an entire family network comprising relatives by blood and marriage and sometimes including close friends; clan.
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WHAT IS THE ORIGIN OF MISHPOCHA?
Yiddish mishpocha derives from the Hebrew mishpakhá “family,” as Hebrew is the source of a good portion of Yiddish vocabulary. Hebrew belongs to the Semitic family of languages and isn’t related to English, but we’ve nevertheless inherited numerous culture- and religion-related words from Hebrew, such as amen, cherub, jubilee, and hallelujah. Like its Hebrew source, mishpocha means more than just “immediate family”—it’s the collection of all blood relatives and relatives by marriage.
HOW IS MISHPOCHA USED?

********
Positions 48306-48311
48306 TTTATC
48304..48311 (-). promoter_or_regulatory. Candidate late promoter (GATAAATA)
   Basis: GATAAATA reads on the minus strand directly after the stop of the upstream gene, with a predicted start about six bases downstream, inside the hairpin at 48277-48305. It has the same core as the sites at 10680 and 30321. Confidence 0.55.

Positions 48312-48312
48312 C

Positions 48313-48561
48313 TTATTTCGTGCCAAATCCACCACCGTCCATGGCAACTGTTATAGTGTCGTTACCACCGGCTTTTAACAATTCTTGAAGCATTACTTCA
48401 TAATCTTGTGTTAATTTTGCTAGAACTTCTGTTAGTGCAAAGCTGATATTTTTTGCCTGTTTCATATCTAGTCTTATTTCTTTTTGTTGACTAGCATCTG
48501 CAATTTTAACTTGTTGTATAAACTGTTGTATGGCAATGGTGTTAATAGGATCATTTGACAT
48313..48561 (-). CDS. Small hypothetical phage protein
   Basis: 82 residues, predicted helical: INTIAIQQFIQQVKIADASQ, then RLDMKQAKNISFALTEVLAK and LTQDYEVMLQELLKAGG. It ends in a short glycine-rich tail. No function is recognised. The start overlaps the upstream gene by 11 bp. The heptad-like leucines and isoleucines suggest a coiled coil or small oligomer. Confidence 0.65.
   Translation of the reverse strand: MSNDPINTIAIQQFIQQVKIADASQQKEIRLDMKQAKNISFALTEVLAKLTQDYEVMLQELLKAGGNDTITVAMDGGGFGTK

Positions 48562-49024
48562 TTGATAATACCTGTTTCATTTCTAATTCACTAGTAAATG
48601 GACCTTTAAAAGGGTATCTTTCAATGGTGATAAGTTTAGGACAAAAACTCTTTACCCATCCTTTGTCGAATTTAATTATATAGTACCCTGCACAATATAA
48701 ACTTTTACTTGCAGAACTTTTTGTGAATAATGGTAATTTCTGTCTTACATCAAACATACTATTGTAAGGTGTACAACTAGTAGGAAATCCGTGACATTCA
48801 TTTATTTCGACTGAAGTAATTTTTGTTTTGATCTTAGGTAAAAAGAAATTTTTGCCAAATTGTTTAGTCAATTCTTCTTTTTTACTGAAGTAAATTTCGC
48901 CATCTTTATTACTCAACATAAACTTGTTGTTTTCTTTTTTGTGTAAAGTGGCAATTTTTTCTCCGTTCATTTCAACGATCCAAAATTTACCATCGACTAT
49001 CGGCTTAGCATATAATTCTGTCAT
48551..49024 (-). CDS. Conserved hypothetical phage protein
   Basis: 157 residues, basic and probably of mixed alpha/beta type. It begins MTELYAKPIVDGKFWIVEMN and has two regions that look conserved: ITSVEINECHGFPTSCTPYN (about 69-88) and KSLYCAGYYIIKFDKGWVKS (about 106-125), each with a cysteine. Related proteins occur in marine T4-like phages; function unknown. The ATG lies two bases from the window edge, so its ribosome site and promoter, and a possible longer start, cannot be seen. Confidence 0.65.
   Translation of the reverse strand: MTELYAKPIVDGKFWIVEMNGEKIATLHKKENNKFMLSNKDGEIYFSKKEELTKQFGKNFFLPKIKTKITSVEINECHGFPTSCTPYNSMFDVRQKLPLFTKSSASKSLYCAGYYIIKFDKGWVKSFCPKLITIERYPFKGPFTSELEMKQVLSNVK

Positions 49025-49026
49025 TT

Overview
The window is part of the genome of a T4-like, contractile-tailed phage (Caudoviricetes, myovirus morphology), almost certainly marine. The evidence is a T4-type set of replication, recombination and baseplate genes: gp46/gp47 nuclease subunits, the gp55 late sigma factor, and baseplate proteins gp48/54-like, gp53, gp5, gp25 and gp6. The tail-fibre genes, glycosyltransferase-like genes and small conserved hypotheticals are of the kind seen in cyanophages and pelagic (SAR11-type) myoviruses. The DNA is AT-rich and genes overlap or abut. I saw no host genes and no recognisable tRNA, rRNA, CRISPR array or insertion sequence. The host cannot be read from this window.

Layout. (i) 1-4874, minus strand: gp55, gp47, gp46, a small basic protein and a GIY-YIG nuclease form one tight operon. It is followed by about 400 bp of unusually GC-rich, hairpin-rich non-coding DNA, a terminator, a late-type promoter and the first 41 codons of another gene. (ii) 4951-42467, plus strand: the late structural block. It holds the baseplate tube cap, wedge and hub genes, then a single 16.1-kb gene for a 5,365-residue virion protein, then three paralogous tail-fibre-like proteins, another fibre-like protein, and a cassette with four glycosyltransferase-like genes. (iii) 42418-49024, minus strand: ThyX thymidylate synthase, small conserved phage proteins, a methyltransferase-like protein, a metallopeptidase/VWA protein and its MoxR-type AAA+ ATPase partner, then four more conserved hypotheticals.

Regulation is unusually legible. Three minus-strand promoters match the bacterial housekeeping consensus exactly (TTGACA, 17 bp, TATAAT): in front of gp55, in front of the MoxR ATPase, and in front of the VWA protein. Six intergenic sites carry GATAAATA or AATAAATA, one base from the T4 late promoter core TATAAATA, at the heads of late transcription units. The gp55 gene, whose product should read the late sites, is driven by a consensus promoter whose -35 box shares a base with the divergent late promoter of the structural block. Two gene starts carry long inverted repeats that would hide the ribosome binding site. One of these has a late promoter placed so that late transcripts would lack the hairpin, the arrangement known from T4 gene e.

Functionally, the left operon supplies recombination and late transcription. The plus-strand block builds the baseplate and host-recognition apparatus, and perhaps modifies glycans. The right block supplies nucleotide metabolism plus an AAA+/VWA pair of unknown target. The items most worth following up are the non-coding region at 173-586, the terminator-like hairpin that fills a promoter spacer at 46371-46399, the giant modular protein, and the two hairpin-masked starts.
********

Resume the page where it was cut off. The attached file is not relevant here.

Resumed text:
It’s only natural that they want to meet … their children are going to get married. They are going to be mishpocha for the rest of their lives, so they’re a touch curious about each other. JUDITH KRANTZ, PRINCESS DAISY, 1980
I’d done the Zoom dating, the bread baking, … and all the other socially acceptable coping mechanisms, but Rosh Hashanah was the first holiday I observed that I’d had to spend without the familiar mishpocha of friends and family all around me, yelling, telling jokes, squinting critically at my bangs, and generally filling the room with light. EMMA SPECTER, “MY JEWISH HOLIDAY PLANS THIS YEAR? NORA EPHRON MOVIES AND SMOKED FISH, FOR ONE,” VOGUE, SEPTEMBER 25, 2020